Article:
NHLWeird Hockey History

Praying Benny Brought NHL Netminders To Their Knees; Calder Stood Them On Their Heads

When the NHL was born in 1917, stand-up goaltending was merely the style of play, it was the law.

Floppers weren’t just frowned upon, they were forbidden. If a netminder were to leave his feet in order to stop a puck from entering his goal, the rules of the day indicated that he’d be subject to a minor penalty and a $2 fine.

This didn’t sit well with Ottawa Senators goalie Clint Benedict. He couldn’t understand why he wasn’t allowed to block the puck via any avenue available to him. Benedict devised methods of making it appear that he’d lost his balance or had his skates taken out from under him, and in the process just so happened to fall in the path of the puck.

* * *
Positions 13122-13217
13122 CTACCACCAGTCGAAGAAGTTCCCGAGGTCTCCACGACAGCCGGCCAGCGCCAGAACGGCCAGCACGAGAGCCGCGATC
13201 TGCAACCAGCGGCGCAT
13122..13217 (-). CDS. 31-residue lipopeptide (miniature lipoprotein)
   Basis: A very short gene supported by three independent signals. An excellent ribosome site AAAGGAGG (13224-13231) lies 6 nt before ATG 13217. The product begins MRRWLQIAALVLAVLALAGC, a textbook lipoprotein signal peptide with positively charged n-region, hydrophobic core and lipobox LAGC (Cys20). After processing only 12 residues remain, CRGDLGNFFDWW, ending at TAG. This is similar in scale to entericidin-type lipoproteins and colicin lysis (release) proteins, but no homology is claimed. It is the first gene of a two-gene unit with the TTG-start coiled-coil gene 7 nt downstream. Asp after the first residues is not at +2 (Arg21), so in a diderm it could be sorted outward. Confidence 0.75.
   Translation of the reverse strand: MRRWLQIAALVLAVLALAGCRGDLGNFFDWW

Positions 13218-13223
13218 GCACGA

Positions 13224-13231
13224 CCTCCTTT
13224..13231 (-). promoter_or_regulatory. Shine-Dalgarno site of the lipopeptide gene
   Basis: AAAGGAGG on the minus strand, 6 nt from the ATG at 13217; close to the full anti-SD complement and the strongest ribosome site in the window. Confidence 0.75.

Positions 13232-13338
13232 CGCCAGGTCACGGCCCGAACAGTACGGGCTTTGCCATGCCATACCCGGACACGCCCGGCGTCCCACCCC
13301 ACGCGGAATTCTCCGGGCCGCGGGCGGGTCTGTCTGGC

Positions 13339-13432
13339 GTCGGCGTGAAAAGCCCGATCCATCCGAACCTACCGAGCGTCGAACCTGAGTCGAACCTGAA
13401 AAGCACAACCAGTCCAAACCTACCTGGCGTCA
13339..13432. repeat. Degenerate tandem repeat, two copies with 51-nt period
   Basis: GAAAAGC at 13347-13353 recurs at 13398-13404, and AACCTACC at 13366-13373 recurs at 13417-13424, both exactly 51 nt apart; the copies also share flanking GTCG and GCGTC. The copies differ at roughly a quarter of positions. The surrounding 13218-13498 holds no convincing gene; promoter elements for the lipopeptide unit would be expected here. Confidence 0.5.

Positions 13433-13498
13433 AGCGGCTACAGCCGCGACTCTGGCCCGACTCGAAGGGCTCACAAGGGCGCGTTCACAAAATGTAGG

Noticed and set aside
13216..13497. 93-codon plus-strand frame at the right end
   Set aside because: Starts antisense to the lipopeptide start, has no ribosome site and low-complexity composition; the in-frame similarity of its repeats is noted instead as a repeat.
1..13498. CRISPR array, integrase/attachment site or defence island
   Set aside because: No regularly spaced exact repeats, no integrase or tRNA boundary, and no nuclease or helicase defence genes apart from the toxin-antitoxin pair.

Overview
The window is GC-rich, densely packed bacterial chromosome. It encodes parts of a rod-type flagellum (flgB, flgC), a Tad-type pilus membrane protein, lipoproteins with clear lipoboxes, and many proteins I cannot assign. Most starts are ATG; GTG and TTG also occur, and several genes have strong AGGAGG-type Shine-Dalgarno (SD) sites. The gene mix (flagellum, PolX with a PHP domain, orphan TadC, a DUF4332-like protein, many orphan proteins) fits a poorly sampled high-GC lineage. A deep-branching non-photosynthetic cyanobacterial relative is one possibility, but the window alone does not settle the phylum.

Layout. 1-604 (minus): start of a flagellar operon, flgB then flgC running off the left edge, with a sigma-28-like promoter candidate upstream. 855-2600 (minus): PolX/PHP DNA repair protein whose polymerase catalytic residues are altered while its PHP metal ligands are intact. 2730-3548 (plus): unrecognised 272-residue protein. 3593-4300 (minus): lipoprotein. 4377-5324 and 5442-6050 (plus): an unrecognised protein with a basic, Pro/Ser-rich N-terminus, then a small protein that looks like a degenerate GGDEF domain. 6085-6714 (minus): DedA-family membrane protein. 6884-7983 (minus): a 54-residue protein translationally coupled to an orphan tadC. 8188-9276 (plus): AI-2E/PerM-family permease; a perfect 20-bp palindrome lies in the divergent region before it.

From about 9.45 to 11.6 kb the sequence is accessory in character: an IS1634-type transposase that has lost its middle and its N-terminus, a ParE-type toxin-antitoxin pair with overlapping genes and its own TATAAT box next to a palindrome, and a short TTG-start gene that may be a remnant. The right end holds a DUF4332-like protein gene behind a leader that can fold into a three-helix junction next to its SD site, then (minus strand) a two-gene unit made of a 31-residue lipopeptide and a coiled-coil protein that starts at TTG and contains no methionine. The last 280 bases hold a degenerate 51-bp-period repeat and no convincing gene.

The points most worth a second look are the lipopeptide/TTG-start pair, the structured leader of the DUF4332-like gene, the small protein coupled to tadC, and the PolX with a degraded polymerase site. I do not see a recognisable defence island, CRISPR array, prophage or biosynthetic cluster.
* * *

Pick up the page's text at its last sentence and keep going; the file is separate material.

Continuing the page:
Fans and media were on to his game, hanging the nicknames Praying Benny and Tumbling Clint on the Ottawa goaler. But flummoxed referees were indecisive when it came to penalizing Benedict, so they brought their concerns to NHL President Frank Calder.

Tired of the ongoing battle, Calder capitulated. On Jan. 9, 1918, he announced that goaltenders would no longer be penalized for leaving their feet to stop the puck.

Asked to clarify his decision by a reporter, Calder answered in a manner that remains part of the hockey vernacular to this day.

“In the future, they can fall on their knees, or stand on their heads if they think they can stop the puck better in that way than by standing on their feet,” Calder explained.

Benedict brought NHL goalies to their knees. Calder coined a phrase that has continued to serve as a metaphor for spectaculr puckstopping.

So the next time you hear someone say the goalie stood on his head, now you know the origins of the phrase.

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